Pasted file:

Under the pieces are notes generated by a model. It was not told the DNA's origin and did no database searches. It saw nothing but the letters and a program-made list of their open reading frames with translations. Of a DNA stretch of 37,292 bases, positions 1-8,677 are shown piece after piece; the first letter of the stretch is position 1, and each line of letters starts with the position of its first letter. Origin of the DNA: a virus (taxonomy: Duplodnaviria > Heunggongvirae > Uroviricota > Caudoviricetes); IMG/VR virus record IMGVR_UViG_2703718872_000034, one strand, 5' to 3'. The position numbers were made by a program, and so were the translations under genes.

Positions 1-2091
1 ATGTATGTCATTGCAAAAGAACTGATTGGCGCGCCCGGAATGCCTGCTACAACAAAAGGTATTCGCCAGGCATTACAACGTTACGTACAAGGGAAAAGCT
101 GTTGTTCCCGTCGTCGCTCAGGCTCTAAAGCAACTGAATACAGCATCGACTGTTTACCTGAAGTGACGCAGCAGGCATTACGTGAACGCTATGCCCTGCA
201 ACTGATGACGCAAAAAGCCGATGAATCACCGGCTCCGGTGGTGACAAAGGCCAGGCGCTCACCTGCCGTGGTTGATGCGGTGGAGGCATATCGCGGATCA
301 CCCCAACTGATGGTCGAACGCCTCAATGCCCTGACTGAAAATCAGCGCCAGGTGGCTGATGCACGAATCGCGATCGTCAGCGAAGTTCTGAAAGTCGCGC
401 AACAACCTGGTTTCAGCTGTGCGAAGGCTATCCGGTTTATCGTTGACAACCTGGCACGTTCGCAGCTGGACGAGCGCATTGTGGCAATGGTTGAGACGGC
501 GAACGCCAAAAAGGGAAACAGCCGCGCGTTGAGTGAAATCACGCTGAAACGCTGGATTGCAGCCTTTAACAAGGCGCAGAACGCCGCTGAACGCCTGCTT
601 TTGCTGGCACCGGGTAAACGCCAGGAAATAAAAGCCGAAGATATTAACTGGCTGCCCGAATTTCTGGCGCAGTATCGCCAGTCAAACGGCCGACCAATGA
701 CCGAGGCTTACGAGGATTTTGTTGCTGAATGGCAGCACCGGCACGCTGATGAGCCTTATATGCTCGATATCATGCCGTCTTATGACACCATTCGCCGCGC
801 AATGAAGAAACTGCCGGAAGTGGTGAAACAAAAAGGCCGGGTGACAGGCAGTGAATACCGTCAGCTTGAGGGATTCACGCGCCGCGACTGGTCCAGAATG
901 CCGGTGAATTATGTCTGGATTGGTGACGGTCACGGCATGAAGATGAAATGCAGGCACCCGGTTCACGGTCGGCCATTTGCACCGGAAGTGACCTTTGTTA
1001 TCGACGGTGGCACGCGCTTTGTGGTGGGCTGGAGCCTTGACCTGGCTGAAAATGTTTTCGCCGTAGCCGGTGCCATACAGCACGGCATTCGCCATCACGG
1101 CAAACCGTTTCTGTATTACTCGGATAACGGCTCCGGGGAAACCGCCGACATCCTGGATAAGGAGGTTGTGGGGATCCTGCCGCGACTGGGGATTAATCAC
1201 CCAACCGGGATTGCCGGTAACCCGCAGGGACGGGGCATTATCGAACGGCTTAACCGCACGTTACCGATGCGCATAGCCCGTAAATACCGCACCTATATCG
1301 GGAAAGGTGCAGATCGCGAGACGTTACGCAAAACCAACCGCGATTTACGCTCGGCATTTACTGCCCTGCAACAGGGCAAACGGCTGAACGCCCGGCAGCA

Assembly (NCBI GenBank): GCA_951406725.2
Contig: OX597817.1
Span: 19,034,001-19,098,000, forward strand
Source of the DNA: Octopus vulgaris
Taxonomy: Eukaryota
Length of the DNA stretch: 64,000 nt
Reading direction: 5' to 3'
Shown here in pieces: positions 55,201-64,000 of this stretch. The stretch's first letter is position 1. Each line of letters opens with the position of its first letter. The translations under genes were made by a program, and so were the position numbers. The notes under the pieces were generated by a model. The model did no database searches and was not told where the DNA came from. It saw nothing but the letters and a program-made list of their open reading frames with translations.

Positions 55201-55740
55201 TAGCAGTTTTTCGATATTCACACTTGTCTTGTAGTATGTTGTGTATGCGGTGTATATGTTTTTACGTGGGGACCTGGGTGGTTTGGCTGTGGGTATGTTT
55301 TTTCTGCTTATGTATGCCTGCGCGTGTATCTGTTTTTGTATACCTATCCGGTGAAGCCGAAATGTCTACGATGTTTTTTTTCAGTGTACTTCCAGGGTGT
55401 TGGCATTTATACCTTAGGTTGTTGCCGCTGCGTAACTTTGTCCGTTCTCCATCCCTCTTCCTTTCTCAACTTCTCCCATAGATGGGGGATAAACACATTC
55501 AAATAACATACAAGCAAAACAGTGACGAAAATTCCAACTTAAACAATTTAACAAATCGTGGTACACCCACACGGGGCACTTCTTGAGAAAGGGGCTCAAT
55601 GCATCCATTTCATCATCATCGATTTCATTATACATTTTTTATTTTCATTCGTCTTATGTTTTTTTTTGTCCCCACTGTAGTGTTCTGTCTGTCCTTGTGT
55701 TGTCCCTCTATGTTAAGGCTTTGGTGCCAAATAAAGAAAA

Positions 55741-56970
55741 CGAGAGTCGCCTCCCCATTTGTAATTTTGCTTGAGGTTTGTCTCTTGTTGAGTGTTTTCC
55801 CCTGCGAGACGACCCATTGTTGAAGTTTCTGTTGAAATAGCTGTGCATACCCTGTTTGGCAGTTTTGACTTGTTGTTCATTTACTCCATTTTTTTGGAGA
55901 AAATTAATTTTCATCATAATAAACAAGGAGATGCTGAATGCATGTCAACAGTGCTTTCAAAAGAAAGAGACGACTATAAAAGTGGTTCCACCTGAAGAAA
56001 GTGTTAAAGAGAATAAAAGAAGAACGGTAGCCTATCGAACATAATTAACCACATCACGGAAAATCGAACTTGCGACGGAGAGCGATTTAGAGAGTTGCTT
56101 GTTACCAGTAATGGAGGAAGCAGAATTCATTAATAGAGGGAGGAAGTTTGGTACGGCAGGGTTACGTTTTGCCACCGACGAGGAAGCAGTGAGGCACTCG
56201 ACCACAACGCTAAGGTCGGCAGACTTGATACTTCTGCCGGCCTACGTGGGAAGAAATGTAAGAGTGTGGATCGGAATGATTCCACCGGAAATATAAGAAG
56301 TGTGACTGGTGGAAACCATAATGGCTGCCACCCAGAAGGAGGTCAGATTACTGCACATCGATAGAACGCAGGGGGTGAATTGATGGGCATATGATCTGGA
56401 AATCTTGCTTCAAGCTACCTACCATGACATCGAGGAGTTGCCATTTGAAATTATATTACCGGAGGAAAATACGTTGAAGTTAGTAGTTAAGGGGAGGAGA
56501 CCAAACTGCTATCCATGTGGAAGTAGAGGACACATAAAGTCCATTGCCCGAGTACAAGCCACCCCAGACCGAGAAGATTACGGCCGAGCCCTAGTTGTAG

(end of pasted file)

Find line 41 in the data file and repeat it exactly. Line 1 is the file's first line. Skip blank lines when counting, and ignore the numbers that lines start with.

56501 CCAAACTGCTATCCATGTGGAAGTAGAGGACACATAAAGTCCATTGCCCGAGTACAAGCCACCCCAGACCGAGAAGATTACGGCCGAGCCCTAGTTGTAG